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The ethical use of crowdsourcing

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Crowdsourcing has attracted increasing attention as a means to enlist online participants in organi-sational activities. In this paper, we examine crowdsourcing from the perspective of its ethical use in the support of open innovation taking a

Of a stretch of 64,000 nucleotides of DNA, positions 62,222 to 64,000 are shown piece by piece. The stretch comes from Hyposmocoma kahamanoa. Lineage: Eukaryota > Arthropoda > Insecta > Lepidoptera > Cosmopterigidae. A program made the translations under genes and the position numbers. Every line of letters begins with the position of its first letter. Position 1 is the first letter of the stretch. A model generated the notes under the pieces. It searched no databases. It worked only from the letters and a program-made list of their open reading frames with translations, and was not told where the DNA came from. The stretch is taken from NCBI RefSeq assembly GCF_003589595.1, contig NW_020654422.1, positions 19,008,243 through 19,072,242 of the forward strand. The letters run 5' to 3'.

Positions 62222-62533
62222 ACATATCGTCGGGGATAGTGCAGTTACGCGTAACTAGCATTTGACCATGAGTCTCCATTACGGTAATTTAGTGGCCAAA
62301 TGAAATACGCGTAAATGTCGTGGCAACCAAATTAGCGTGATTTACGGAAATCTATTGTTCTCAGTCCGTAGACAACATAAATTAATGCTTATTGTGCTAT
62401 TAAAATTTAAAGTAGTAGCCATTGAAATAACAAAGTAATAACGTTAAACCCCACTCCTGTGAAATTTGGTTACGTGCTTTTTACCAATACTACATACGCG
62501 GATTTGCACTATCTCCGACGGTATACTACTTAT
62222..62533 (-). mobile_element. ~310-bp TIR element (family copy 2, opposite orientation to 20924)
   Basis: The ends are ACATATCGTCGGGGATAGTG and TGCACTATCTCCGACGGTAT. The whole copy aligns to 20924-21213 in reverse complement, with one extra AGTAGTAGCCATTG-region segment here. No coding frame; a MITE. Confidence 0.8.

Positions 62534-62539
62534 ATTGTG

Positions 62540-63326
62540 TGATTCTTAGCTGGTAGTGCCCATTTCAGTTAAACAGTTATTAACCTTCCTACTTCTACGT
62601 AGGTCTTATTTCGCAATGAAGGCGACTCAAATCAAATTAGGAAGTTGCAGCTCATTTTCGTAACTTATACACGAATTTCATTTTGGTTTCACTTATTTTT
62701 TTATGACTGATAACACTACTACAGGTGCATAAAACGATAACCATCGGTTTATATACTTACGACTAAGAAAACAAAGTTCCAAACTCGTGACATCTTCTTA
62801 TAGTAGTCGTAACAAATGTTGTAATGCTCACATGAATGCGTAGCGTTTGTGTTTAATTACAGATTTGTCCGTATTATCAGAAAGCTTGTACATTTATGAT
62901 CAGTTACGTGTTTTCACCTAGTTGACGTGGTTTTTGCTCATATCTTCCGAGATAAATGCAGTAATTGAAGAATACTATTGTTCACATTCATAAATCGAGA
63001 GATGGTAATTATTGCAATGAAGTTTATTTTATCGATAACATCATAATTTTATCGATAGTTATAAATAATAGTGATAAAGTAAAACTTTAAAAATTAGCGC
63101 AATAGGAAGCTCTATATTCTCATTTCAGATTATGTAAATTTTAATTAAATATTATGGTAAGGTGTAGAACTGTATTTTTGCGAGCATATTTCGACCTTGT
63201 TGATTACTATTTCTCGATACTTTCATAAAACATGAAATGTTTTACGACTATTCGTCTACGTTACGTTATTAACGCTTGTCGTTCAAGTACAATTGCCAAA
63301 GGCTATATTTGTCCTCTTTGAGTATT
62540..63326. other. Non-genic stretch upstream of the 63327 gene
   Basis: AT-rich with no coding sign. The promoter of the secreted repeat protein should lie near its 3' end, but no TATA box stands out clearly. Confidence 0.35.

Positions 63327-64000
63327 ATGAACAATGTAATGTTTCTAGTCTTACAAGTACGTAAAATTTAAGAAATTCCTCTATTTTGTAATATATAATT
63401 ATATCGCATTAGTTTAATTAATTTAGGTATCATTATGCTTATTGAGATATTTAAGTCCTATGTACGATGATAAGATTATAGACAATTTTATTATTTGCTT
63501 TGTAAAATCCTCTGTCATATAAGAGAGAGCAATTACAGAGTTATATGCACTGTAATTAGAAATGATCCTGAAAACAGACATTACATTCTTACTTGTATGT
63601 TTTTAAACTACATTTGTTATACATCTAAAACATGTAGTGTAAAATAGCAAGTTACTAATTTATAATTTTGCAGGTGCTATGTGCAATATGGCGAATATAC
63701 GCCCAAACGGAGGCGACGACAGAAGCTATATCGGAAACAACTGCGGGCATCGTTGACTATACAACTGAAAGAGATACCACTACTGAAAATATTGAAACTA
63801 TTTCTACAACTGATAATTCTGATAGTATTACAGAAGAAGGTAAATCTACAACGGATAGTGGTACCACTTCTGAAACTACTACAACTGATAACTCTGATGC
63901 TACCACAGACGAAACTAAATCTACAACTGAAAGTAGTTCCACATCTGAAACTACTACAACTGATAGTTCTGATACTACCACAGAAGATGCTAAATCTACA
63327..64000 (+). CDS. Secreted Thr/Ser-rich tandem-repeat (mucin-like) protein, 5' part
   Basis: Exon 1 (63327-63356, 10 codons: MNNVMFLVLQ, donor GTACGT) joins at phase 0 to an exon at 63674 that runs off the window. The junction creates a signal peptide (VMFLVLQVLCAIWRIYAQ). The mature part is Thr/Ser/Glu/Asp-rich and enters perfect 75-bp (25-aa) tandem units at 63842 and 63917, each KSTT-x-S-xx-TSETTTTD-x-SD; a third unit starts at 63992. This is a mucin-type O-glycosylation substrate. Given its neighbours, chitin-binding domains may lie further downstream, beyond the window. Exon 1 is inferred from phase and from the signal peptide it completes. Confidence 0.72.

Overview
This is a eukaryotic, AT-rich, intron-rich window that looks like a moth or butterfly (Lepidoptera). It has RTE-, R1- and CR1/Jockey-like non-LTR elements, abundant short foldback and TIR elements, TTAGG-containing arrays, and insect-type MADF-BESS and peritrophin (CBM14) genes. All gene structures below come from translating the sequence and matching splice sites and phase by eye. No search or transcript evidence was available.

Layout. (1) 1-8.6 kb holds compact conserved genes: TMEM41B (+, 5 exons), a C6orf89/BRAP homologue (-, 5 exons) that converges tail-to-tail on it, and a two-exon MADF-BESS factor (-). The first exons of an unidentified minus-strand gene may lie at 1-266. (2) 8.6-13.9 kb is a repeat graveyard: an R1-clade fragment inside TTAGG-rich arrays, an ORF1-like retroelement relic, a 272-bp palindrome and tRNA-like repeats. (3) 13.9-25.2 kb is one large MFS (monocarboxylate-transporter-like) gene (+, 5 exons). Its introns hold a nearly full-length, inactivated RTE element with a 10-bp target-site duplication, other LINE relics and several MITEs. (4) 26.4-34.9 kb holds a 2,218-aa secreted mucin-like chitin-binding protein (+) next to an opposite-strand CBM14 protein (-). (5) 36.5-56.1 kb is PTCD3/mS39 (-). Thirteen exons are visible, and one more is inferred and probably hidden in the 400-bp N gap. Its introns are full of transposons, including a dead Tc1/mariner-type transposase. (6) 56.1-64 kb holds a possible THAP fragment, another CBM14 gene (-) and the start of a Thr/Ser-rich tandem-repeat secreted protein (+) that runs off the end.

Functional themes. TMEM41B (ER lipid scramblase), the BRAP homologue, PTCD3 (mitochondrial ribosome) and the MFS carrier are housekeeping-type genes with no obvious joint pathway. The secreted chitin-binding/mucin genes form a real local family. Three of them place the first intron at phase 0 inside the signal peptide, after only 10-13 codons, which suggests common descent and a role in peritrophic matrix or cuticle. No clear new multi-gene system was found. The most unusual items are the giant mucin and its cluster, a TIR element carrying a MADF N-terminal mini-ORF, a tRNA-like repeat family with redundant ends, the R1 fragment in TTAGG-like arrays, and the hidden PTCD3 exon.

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  ORIGINAL ARTICLE The ethical use of crowdsourcing Susan Standing  |  Craig Standing Centre for Innovative Practice, Edith CowanUniversity, Joondalup, Australia Correspondence Craig Standing, Centre for InnovativePractice, Edith Cowan University, 270Joondalup Drive, Joondalup, WesternAustralia, 6027, Australia.Email: c.standing@ecu.edu.au Crowdsourcing has attracted increasing attention as a means to enlist online participants in organi-sational activities. In this paper, we examine crowdsourcing from the perspective of its ethical usein the support of open innovation taking a broader system view of its use. Crowdsourcing has thepotential to improve access to knowledge, skills, and creativity in a cost-effective manner butraises a number of ethical dilemmas. The paper discusses the ethical issues related to knowledgeexchange, economics, and relational aspects of crowdsourcing. A guiding framework drawn fromthe ethics literature is proposed to guide the ethical use of crowdsourcing. A major problem is thatcrowdsourcing is viewed in a piecemeal fashion and separate from other organisational processes.The trend for organisations to be more digitally collaborative is explored in relation to the need forgreater awareness of crowdsourcing implications. 1  |  INTRODUCTION The adoption of information technology innovations in organisations issometimes morally controversial (Kimmel, 2015; Peluso, 2015). Whilstcrowdsourcing has attracted increasing attention as a research topic,few academic researchers have investigated how different formsof crowdsourcing can be ethically used to support open innovation(Djelassi & Decoopman, 2013). Ethics has been defined as the  “ studyand philosophy of human conduct with an emphasis on the determina-tion of right and wrong ”  (Ferrell, Gresham, & Fraedrich, 1989). This def-inition incorporates moral philosophy and contextual judgement andprovides the view of ethics taken in this paper. In relation to businessrelated research, many different perspectives of ethics have been pro-posed and used (Craft, 2013). Ethics has multiple, context dependentmeanings and there are many competing models of business ethics inthe research literature.Crowdsourcing is a term used to describe the involvement of avirtual crowd in a task. Typically, the task is posted online as an opencall and members of the crowd self-select a task to be undertaken(Howe, 2006). Opportunities for organisations and individuals to obtainfinancial rewards, increase knowledge and develop skills can be gainedfrom involvement in crowdsourcing. The organisational use of crowd-sourcing can deliver business value, highlight current trends or predictpossible future directions for development (Schreier & Pr € ugl, 2008).Crowd members are motivated to participate in a task by theexpectation and fulfilment of intrinsic and extrinsic rewards, such asself-esteem and/or financial gain. The differences between organisa-tional and crowd member motivations requires consideration in orderto obtain satisfactory outcomes for both the organisation and crowdmembers (Barnes, Green, & Hoyos, 2015). Managerial decision makingregarding crowdsourcing options is further complicated by ethicaldilemmas arising from differences in national culture and stage of eco-nomic development (Donaldson & Dunfee, 1999). The internationalaspects of crowdsourcing raise issues related to labour rights andcorporate responsibility. The significance of the ethics of crowdsourcinghas not gone unnoticed by practitioners (Schmidt, 2013). Criticisms ofcrowdsourcing include the exploitation of cheap labour, sometimesreported to be as low as two or three U.S. dollars an hour (Bergvall-Kåreborn & Howcroft, 2014), and the abuse of intellectual property (IP)and ownership laws (Wolfson & Lease, 2011).Incorporating crowdsourcing into business models as an additionto in-house research and development (R&D) activities is becoming acommon practice. Examples of crowdsourcing in the literature high-light the potential of crowdsourcing for creating innovative products(Howe, 2008; Kozinets, Hemetsberger, & Schau, 2008; Marjanovic,Fry, & Chataway, 2012; Poetz & Schreier, 2012). This is often tied toidea generation and organisational attempts to discover new and cre-ative ways to allocate organisational resources. Crowdsourcing is notlimited to the ideation stage of product development but can beincorporated in different ways throughout the development process(Standing & Standing, 2014). The inclusion of external agents in ideageneration and product development delivers products or servicesthat can be seen as an outcome of collaborative and co-creationprocesses. The organisational value of a co-created product can bemuch greater than the compensation given to crowd contributors,but compensation equality is balanced against the organisational riskand resources committed to product development (Tokarchuk, Cuel,& Zamarian, 2012). However, the ease with which ideas can be used 72  |  V C  2017 John Wiley & Sons Ltd wileyonlinelibrary.com/journal/beer  Business Ethics: A Eur Rev  . 2018;27:72 – 80.Received: 18 December 2016 |  Revised: 9 September 2017 |  Accepted: 17 September 2017DOI: 10.1111/beer.12173  or misappropriated raises legal and ethical concerns associated withIP rights.This paper aims to investigate ethical issues in crowdsourcing andprovide a framework for its ethical adoption and use. The followingsection of the paper explains ethical perspectives applicable to crowd-sourcing. We examine crowdsourcing and related ethical issues from abroader systems perspective that includes economic, relational, andknowledge issues. A framework for ethical crowdsourcing use is thenpresented and we conclude with a discussion of the possible futuretrends of crowdsourcing. 2  |  ETHICAL PERSPECTIVES ANDFOUNDATIONS The study of ethics can be based upon different philosophical stand-points. The ethical approach adopted in this paper is based upon acombination of perspectives and these are introduced here. Velasquez(2002), for example, emphasises five different approaches to ethics.The Utilitarian Approach aims to produce the greatest good and theleast harm. The Rights Approach considers the respect of individualrights, and actions are wrong if individual rights are violated. The Jus-tice Approach is based upon treating all people the same way so thereis no favouritism or discrimination. The Common-Good Approach bindscommunity members by common goals and values. Finally, the VirtueApproach focuses on the adoption of individual character traits such ascourage, compassion, or fairness.A number of review articles have focused on trying to determinethe key features of moral action and decision making (Rajeev, 2011;Velasquez, 2002). Early works emphasise four stages of ethical decisionmaking: recognising the moral issue, making a moral judgement, priori-tising moral concerns ahead of other concerns, and acting on moralconcerns (Jones, 1991; Rest, 1986). Velasquez ’ s model (2002) is basedon a synthesis of the literature and includes these four stages but alsoincludes a reflection and evaluation stage in an attempt at continuousimprovement. A model proposed by Svensson and Wood (2008) hassimilar features to the other models but emphasises societal expecta-tions and societal evaluations. Opinions and insights underpin ethicaldecision making (Mingers & Walsham, 2010) and protocols for discus-sion need to be developed and incorporated into the models.The ethical dimensions of crowdsourcing can be viewed fromorganisational, participant, community, and society perspectives (Gan,Kosonen, & Blomqvist, 2012). There are many ethical issues for anorganisation to consider in the adoption process. Many ethical issuesarise in crowdsourcing work because rewards and conditions can beuncertain (Bergvall-Kåreborn & Howcroft, 2014). Typically, the contrib-utor in crowdsourcing has to expend resources such as time, effort,knowledge, and skill to answer the call. Crowdsourcing limits contribu-tors ’  access to organisational information and control is restricted totask decisions; there are potentially large numbers of service providers(Saxton, Oh, & Kishore, 2013) but financial rewards for contributorsmay be minimal or non-existent (Brabham, 2008). There is no require-ment for a relationship between an organisation and crowd membersoutside the sourcing space. Crowd contributors do have the ability towithdraw from the relationship at any time, but the organisation canchoose which ideas to reject and where to invest its resources. Thecrowd contributor does not have a high degree of control over projectscope or future outcomes when the reward is task dependent. Extrinsicmotivations for participation such as the prize, reward, or recognitionoffered may be sufficient to motivate crowd members to contribute toa task, but may represent inadequate compensation for task commit-ment and the expenditure of time and effort invested in participation(Djelassi & Decoopman, 2013).A participant should not devalue their profession ’ s skills andknowledge by working for nothing or less than professional pay rates.In other words, they should consider the potential devaluing of theirprofession by undertaking any work at low rates. Participants shouldnot take advantage of any transparency in submissions to  “ borrow ” designs or ideas from other participants to recycle elsewhere. Thoseengaged in employment should not use or recycle ideas and designsfrom their primary employer to  “ resell ”  on crowdsourcing sites.Participants have an obligation to report any unethical organisationalpractices or unethical practices of other participants (Brawley & Pury,2016). They can, for example, post their concerns on bulletin boardsfor crowdsourcing participants and/or inform the platform provider.Turker Nation, a discussion forum for MTurk workers, does this by hav-ing a Hall of Fame/Shame discussion thread (Turkernation, 2017). It isworth noting, however, that different cultures have different attitudesto IP and what is ethical (Yang, 2005).Online communities, often professional in nature, have a role toplay in protecting their members by not supporting lowly paid work orencouraging members to participate when the ethical issues areunclear. A community can take on the role of moderating and educat-ing participants in ethical crowdsourcing practices (Martin, Hanrahan,O ’ Neill, & Gupta, 2014). Society, too, is a stakeholder in crowdsourcingpractices. Government agencies, media channels, and professional soci-eties can raise awareness of unethical crowdsourcing practices in rela-tion to fair wages and conditions, particularly across internationalborders. 3  |  ETHICS AND CROWDSOURCING FOR OPEN INNOVATION The term  “ open innovation ”  describes innovation from three differentprocess perspectives (Enkel, Gassmann, & Chesbrough, 2009). An inter-nally focused process refers to earning profits by bringing ideas to mar-ket, and transferring ideas to the outside environment; an externallyfocused process integrates suppliers, customers, and external knowl-edge sources to enrich the organisation ’ s knowledge base; and acoupled process refers to co-creation through alliances, cooperation,and joint ventures where some project flexibility and negotiation is cru-cial for the success of the project (Enkel et al., 2009).In this next section, we use the literature and case studies toexamine crowdsourcing and consider the ethical challenges. We classifythese issues in terms of their economic, relational, and knowledgeimplications (Table 1). STANDING  AND  STANDING  |  73  3.1  |  Crowdsourcing and knowledge Crowdsourcing applications provide a means of harnessing the intelli-gence of the crowd, obtaining new ideas, accessing and creatingknowledge to solve problems, and accessing expertise to evaluateproposals and products (Saxton et al., 2013). Knowledge can be cre-ated more dynamically through crowd collaboration and can form thebasis of an open innovation process. Accessing crowds requires anunderstanding of crowd members ’  knowledge and skills and theirmotivations.Crowd voting is often used as an evaluation mechanism for crowdgenerated ideas. Voting mechanisms can establish a perception of ega-litarianism and democracy (L  evy, 1997) and outcomes can be used to justify management decision making (Brabham, 2012). However, crowdvoting can be subject to manipulation and the most highly rated ideasmay not be a true representation of crowd opinion (Bojin, Shaw, &Toner, 2011). It is ethically important for firms to communicate theground rules and guidelines for evaluation and avoid manipulating orcensoring the process for their own ends. The crowd can be involved TABLE 1  Key ethics issues in crowdsourcing Crowdsourcing domain Firm motivation/justification Ethical issue Recommendation Knowledge Obtaining new ideas, accessingknowledge to solve problems, andaccessing expertise to evaluateproposals and products.Crowd processes and voting can besubject to manipulation and themost highly rated ideas may not bea true representation of crowdopinion.Firms should communicate the groundrules and guidelines for evaluationand avoid manipulating or censoringthe process for their own ends.Firms may justify their use of crowd-sourcing by arguing that consumerswill benefit because there will be “ better ”  products.If participants ’  knowledge and exper-tise are not recognised and/orrewarded commensurate with theirvalue it can be viewed as exploita-tion. “ Better products ”  is a weak justifica-tion and does not excuse inade-quate valuation of contribution.Proper recognition of the value ofideas needs to be given.Firms may need highly skilled profes-sionals and in-depth knowledge.Crowdsourcing can undermine pro-fessional status since members of acrowd may lack identity and feeltheir self-worth is under threatwhen not properly recognised.Reward and recognise level of knowl-edge and skills obtained.Creativity can occur through crowd-sourcing by bringing together indi-viduals and melding alternativeperspectives in a collaborative task.Knowledge from many domains can beapplied in reaching a solution. Iden-tifying and rewarding individualcontributions and ascertainingownership of ideas can be over-looked.Firms can consider team rewards orinvolving the team in allocation ofrewards. Firm should determineprocess upfront.Although the creativity generated bythe challenge to the crowd mayproduce novel or innovative ideas,these do not always translate intoan innovation.Many ideas and solutions from thecrowd may go unrewarded.Consider how ideas that are notselected are to be managed, parti-cularly those that have reached ashort-listing stage because crowdmembers may have expended con-siderable effort on solutions.Economic Minimises financial risk. If a firm does not like an idea there isno pressure to use it — it minimisesrisk of financial loss associated withinvesting in an unused idea.Transparent process and decisionmaking.Saving money by crowdsourcing. Firms may not pay the going rate forlabour/skills.Pay appropriate rates for skills/knowledge/labour.Acquiring new IP. Participants should be unaware of IPoptions and be taken advantage of.Firms should help participants beaware of IP options.Low cost to access crowd and lowassociated risk.Internal employees may feel devaluedif by-passed by the crowdsourcingprocess.Internal employees should be can-vassed for their ideas and insightsand not be by-passed.Relational Co-creation process. A power imbalance exists. The co-creation concept can provide alegitimation for  “ borrowing ideas ” without due reward and withoutproperly questioning unethicalpractice.Crowdsourcing should not be used toexploit participants. Firms need totake an ethical stance at the outset.Transparent objectives. Unclear objectives may mislead peopleinto participating.Transparency in a firm ’ s motivations isimportant so that potential partici-pants can make an informed deci-sion about their involvement.Firms may draw on specialist commu-nities too often and may see themsimply as a service.Firms need to avoid over-using com-munities with constant requests andneed to be cognisant of a commu-nity ’ s norms, standards, and beha-viours.Firms should be aware of the stan-dards of acceptable behaviour andthe moral code of communities. 74  |  STANDING  AND  STANDING  in various evaluation mechanisms providing opinions and comments ona task and other participants ’  ideas. For example, the crowd can votefor an idea in a competition, contribute finance for a project,  “ like ”  or “ Digg ”  a news item. It is an effective means of gauging communities ’ interest and the opinion of the crowd. The voting space has to be care-fully set up to avoid possibilities of manipulation or interference. Thepurpose of the site has to be clear and transparent and supported bycrowd members and owners. The popular Digg social media site wasfounded on the promise of an open forum where crowd memberscould share news and opinions and vote using  “ digs ”  on items posted.The posting of codes for high definition compact disc players that over-rode regional disc encoding led to confrontations between the siteowners, organisational stakeholders with interests in restricting discuse, and crowd members. The site owners removed posts concerningdisc codes in response to organisational requests and litigation con-cerns, but later succumbed to pressure from the crowd and agreed tostand by their commitment to provide an open site where opinionscould be freely expressed (Greenberg, 2007).Using crowdsourcing to access knowledge is open to exploitationand has the potential to devalue knowledge. If participants ’  knowledgeand expertise are not recognised and/or rewarded commensurate withtheir value it can be viewed as exploitation. At a macro level, crowd-sourcing can undermine professional status since members of a crowdmay lack identity and feel their self-worth is under threat when theyare not properly recognised. Firms may justify their use of crowdsourc-ing by arguing that consumers will benefit because there will be  “ bet-ter ”  products but this is a weak justification and does not excuseinadequate valuation of contribution.Involving the crowd in the innovation process requires members ofthe crowd to exhibit creativity in problem solving. Creativity from thecrowd can occur through crowdsourcing by bringing together individu-als from different social contexts and melding alternative perspectivesin a collaborative task. The larger the virtual crowd the more likely it isthat a problem will be interpreted in different ways and knowledgefrom many domains will be applied in reaching a solution. A challengewith this type of dynamic collaborative work is identifying and reward-ing individual contributions and ascertaining ownership of ideas.It is possible that diversity in solvers ’  domains produces unex-pected or unanticipated solutions to those envisaged by the seeker.Although the creativity generated by the challenge to the crowd mayproduce novel or innovative ideas, these do not always translate intoan innovation. Creative ideas from the crowd may be too difficult torealise because of manufacturing, technical, or marketing barriers(Schweitzer, Buchinger, Gassmann, & Obrist, 2012) and innovation isonly realised through a successful production and distribution process(Scott & Bruce, 1994). An organisation should consider how ideas thatare not selected are to be managed, particularly those that havereached a short-listing stage, because crowd members may haveexpended considerable effort on solutions.Muji, a Japanese organisation well known for internal design capa-bilities, leverage their existing online community to gather creativeproduct ideas. The crowd ranks the ideas and the highest ranking areprofessionally designed with a production batch costing; the productcan be pre-ordered but is only manufactured when the minimum orderquantity is reached. Many of the products developed from the crowd ’ sideas outsold in-house designed products in the same category(Nishikawa, Schreier, & Ogawa, 2013). 3.2  |  Economics of crowdsourcing There are financial implications related to crowdsourcing for organisa-tions and participants (Adda, Mariani, Besacier, & Gelas, 2013). Fororganisations, there are potential cost benefits in involving a crowd inorganisational tasks. Proctor and Gamble, for example, is believed tohave increased idea generation and to have reaped significant cost sav-ing benefits by using crowdsourcing techniques to solve research anddevelopment problems (Crowdsourcing.org, 2012). Additionally, byinvolving crowds in the product development process, the discovery ofproblems and advantages of existing goods or services can quickly bebrought to light, reducing reliance on customer surveys and morecostly marketing activities. If a firm does not like an idea, there is nopressure to use it, in other words it minimises risk of financial loss asso-ciated with investing in an unused idea. Internal employees should becanvassed for their ideas and insights and not be by-passed by thecrowdsourcing process.Remuneration for crowdsourcing tasks is variable, ranging from azero dollar to $1 million offered by Netflix for a movie recommenda-tion algorithm (Netflix, 2009). One professional used crowdsourcingwhen he was looking for full-time work and managed to sell more than100 designs and earn US$22,000 (Johnson, 2012). This is a smallamount of money for many hours of labour, creative skill, and knowl-edge. Portraying users as amateurs reduces the obligation to pay atmarket rates, as it creates the perception they are participating to havefun and the thrill of having their ideas chosen. In some cases, the tasksposted in some crowdsourcing systems often require only basic knowl-edge and skills and the financial reward is minimal (a few cents pertask).For seekers, there is a professional obligation to work for at leastthe minimum wage. As one MTurk seeker commented:The first goal should be to get people to stop acting intheir self interests on MTurk and think of us as a group.We need to stop people working for free or next tonothing to improve their stats because it only encour-ages requesters to never pay better.IP and copyright needs to be carefully considered, and contributorsshould be aware of their rights and responsibilities in regard to its asso-ciated recompense. The terms of crowdsourcing agreements usuallyassign IP rights to the party seeking the knowledge, but some IP can beprotected by Creative Commons licences (creativecommons.org) thatattach specified levels of access to creative content. IP protectionsystems are established to prevent the opportunistic behaviour of firmcollaborators but they can constrain input as they are underpinned byorganisational attitudes that presuppose collaborators are self-servingand economically motivated. STANDING  AND  STANDING  |  75  3.3  |  Relational aspects of crowdsourcing Organisational relationships are evolving with crowdsourcing systems.Evidence shows the approach in some cases supports relationshipsthat are arms-length and transient yet in other cases closer co-creationrelationships might be developed with consumers and communities.Organisations can expand internal capabilities and keep at theforefront of an industry by co-creation strategies. In co-creation, man-agers consider the identification of future customer needs, a broaderdecision basis, increased efficiency in gathering and use of customerinformation, and increased customer retention as major advantagesof integrating customers in the production process (Bartl, F € uller,M € uhlbacher, & Ernst, 2012). Crowdsourcing provides a mechanism toincorporate virtual crowds into the production process. The notion ofco-creation implies a willing agreement of groups on a similarpower stance to produce products and services. However, the term co-creation can be viewed as a misnomer since there is clearly a powerimbalance at play. The co-creation concept can provide a legitimationfor  “ borrowing ideas ”  without due reward and without properly ques-tioning unethical practice.Transparency in a firm ’ s motivations is important so that potentialparticipants can make an informed decision about their involvement.The firm should also be clear about whom it is targeting and communi-cate this also so that professionals are clear when the aim is to engagewith nonexperts. If the aim is to generate awareness or a sense of con-sumer belonging, then the participant may well feel there is little atstake, but if the firm aims to develop new products or services basedupon ideas generated by the crowd, then potential participants mayconsider whether the firm ’ s rewards are commensurate with the poten-tial of the idea.Firms need to avoid over-using communities with constantrequests and need to be cognisant of a community ’ s norms, standards,and behaviours. Social norms and behaviours are built in a communityby its ability to endorse or reject the contributions of others, whichenables the group to set standards of acceptable behaviour anddevelop a moral code (Benkler & Nissenbaum, 2006). Community sup-port and acceptance empowers members of the community and leadsto better quality ideas (F € uller, Hutter, & Faullant, 2011). Communitytools have been developed such as Turkopticon that inform workersabout requester behaviour and reliability (Hyman, 2013). The softwareworks with Mechanical Turk to provide reviews of employers and is away to put pressure on requesters to do the right thing for theirworkers.Online communities with a special interest or focus represent a vir-tual crowd from which not only to source ideas but also to build strongbrand loyalty and customer relationships. Communities develop aroundproprietary brands where creativity and ideas are commonly sharedamong members. For example, Playmobil and Lego both have manyenthusiastic customers who adapt and customise manufactured prod-ucts, develop new play concepts and share their creations and ideasonline. Findings suggest that organisational interaction with the onlineLego communities built a strong sense of community affiliation withLego, whereas online Playmobil communities willing to share their ideasfeel disregarded by Geobra (Janzik & Raasch, 2011). Members of theuser community who contribute to the design or customisation of aproduct are willing to pay a premium for the product (Franke, Schreier,& Kaiser, 2010) which increases the likelihood of a successful productlaunch.Individual motivation in the workplace has a stronger relationshipwith innovation than personality traits (Hammond, Neff, Farr, Schwall,& Zhao, 2011) and highlights the importance of motivation mechanismsin the crowdsourcing space (Tokarchuk et al., 2012). Participation inany crowd activity requires the individual to determine suitability for atask. Prizes and rewards are often used to motivate an individual crowdmember ’ s involvement in a task. How members of the crowd react tothese incentives is determined by their circumstances but involvingcrowd members in product development can influence brand loyaltyand the community ’ s perception of organisational customer orientation.It is the potential of crowd perceptions to impact on an organisation ’ sbrand that makes it necessary to carefully manage crowd interactionsand ensure crowd members experience positive and reaffirming inter-actions. Negative experiences can quickly spread through the virtualcommunity and require damage control to prevent further harm.Likewise, positive perceptions can build good relationships in the virtualcommunity that can translate into brand or organisational loyalty. 4  |  DISCUSSION In this paper, we have explained that although there are positiveaspects of crowdsourcing, there are also ethical issues that need to beconsidered. In this section, we present a framework for guiding organi-sations, participants, and communities in their ethical adoption and useof crowdsourcing (Figure 1). The framework is informed by a variety ofethical frameworks discussed in Section 2 (Jones, 1991; Mingers &Walsham, 2010; Svensson & Wood, 2008; Velasquez, 2002). Here, wehave used the commonly recurring components and features of thesemodels and supplemented them with a number of questions to guidethe practitioner. The questions apply equally to organisations, partici-pants, and communications except where highlighted. The five compo-nents of the framework as discussed earlier are: ethical issueawareness, obtain different perspectives, consider alternative actions,make a decision and monitor, reflect, and make changes. These are sup-ported by a communicative approach through the questions as asense-making process, as a fit with the context of crowdsourcing isimportant (Mingers & Walsham, 2010).This first stage in deciding to consider crowdsourcing needs toinclude raising awareness of ethical issues. These issues can beexplored by asking questions such as: Could the adoption of crowd-sourcing impact negatively on anyone? For example, could participantsbe misled into thinking the rewards are greater than they are, or willemployees feel by-passed by the process? Are there any implicationsof crowdsourcing beyond what is legal or efficient? For example, arecontributions from specialist communities being relied upon withoutadequate remuneration? Such questions are also valid for individuals asthey may think their actions do not impact on others. 76  |  STANDING  AND  STANDING